Hot round pancakes eaten on Fat Tuesday symbolize the sun and represent Light and Fertility conquering Winter’s darkness. I made crispy golden discs of Spanakopita filled with herbs and greens. Also hard-boiled eggs stained red with beet juice—ersatz ritual, a show without meaning to represent our current lack of traditions. For dessert: iconic layered birthday cake with icing.
Mackenzie suggested representing the stages traveled during a rite of passage: separation, initiation, and re-integration. First I filled a bowl with peanuts. Peanuts stand variously for health, growth, and prosperity. I liked that you needed to crack them to separate the nuts. Next came shots of Coke with salted peanuts. This is a Southern tradition, a unique quirky regional treat passed from one generation to the next. Peanuts baptized in cola effervescence, a marriage of salty and sweet. Down south they push the nuts directly into the pop bottle before taking a long refreshing slug. Instead I served tiny plastic shot cups reminiscent of Kiddush during an Oneg Shabbat. I liked the action required to imbibe, lifting the cup, tilting back the head, simultaneous eating and drinking—made me think of Alice in Wonderland. Reminded me of taking meds. Finally, peanuts decoratively encircled the cake, integrating flavor and aesthetics into the chocolate buttery sweetness of the buttercream.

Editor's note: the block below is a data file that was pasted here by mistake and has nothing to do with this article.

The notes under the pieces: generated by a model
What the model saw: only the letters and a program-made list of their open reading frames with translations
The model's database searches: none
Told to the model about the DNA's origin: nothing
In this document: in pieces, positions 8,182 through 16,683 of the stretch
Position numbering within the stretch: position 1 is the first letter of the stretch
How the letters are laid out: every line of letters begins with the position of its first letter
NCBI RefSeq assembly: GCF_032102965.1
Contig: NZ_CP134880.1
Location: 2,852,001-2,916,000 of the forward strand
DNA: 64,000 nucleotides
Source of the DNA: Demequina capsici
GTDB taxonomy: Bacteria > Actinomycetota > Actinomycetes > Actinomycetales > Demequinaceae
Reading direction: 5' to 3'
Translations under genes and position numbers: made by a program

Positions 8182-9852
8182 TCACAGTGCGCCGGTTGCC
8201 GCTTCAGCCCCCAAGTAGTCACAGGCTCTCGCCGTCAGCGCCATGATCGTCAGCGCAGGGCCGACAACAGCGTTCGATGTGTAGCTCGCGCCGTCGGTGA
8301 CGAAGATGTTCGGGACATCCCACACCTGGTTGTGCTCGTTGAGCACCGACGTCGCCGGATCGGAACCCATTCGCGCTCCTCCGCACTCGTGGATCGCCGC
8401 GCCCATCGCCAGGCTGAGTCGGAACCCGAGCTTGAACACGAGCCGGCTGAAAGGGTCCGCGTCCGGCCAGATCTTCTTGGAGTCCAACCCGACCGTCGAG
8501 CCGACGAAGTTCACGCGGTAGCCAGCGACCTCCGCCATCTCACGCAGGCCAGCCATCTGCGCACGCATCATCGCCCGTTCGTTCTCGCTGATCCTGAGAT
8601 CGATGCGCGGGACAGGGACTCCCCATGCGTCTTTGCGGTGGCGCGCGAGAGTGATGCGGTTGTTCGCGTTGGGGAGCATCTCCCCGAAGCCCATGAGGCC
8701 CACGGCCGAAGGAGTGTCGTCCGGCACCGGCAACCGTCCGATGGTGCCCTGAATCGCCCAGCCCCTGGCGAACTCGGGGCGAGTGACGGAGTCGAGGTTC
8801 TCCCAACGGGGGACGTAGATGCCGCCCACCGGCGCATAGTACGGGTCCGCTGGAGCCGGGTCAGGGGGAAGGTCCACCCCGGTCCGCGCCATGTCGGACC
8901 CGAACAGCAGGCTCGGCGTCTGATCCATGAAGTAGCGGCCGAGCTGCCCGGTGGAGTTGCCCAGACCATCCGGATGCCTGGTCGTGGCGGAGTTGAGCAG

It’s well and good thinking about food as symbol and metaphor—this menu used ingredients and the process of eating them as a kind of word play, one thing representing another. Given that the pst meal serves as a preamble to the speaker’s presentation, it was more than adequate to spark interest in the topic. I’m wondering though how food can be used in a deeper way to create an embodied experience that functions the way a rite of passage does, by transforming the initiate.